Yesterday Microsoft announced the winners of, and finalists of their 2013 Partner of Year awards. These highlight the best and most innovative use of Microsoft technologies across their numerous hardware and software partners.
There were 44 winners in this year's categories and a total of 3000 entries across 100 different countries. The categories included Cloud Computing, Windows 8, Office and Sharepoint applications, as well as entrepreneurial spirit, sales excellence and corporate responsibility.
Google will retire its Checkout payment processing tool on Nov. 20, and warned retailers they will need to move to a different payment processing platform.
Checkout, which launched in 2006, was merged with Wallet, which is a mobile payments tool, last November. The product was aimed at taking on eBay's PayPal service, which dominates Web-based payments.
Google said it has partnered with Braintree, Shopify and Freshbooks to offer discounted options for retailers that have not yet selected an alternative payment processor.
The Federation of Small Businesses (FSB) is sounding a cyber crime alert, with a report that 41% of small firms have been hit by cyber criminals in the past year but less than 20% have taken steps to protect themselves.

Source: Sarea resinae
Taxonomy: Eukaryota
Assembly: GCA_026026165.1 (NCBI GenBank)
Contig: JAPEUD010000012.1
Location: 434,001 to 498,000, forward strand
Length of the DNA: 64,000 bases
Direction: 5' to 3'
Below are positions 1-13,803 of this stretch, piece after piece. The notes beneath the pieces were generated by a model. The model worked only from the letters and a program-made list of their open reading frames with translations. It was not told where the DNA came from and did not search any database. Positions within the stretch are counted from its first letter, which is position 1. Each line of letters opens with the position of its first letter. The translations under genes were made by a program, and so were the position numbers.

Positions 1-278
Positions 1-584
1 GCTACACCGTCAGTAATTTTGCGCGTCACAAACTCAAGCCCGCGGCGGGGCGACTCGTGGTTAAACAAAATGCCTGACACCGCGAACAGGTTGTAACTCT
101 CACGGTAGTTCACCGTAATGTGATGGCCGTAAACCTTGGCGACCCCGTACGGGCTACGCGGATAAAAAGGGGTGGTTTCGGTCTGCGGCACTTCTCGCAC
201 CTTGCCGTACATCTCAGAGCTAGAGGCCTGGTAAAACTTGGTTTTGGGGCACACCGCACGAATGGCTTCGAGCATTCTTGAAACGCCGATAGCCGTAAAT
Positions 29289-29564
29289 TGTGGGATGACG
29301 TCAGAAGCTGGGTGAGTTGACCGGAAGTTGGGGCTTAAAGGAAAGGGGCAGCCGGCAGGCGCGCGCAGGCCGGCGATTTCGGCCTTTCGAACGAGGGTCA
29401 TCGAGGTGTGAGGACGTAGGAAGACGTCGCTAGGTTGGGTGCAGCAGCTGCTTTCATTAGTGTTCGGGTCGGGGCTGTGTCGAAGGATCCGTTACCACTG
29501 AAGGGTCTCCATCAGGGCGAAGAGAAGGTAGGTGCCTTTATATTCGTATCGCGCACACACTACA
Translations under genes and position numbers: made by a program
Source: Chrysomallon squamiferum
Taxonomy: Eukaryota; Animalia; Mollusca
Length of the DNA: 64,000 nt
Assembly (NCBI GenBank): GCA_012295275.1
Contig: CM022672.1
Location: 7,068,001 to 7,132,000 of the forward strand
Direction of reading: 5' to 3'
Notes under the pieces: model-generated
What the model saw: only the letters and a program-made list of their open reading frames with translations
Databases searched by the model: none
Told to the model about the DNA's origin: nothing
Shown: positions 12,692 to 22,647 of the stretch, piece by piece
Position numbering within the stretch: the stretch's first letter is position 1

The FSB is highlighting the figures from its new report, Cyber Security and Fraud: the impact on small businesses, along with 10 tips on good practice in cyber protection.
If there’s one thing the mobile industry is known for is standards. There’s a lot of them. In networking technology you have multiple Wi-Fi standards in use, 802.11 a, b, g, n, ac. In wide area wireless there are GSM, CDMA, WCDMA, LTE. And for mobile OSes you have iOS, Android, QNX, Windows Phone, et al.
The problem for mobile operating systems is that there are too many standards–and none that have the weight in the market to become de facto (as driven by adopters), just like what happened in the PC world when it was Microsoft vs. IBM (who won that one?).
The cybercriminal gang behind a dangerous ransomware attack, which locks victims out of their computer systems and scams them by demanding cash to fix the problem, has added password-stealing functionality to the malware, according to Microsoft researchers that have documented some of the latest attacks.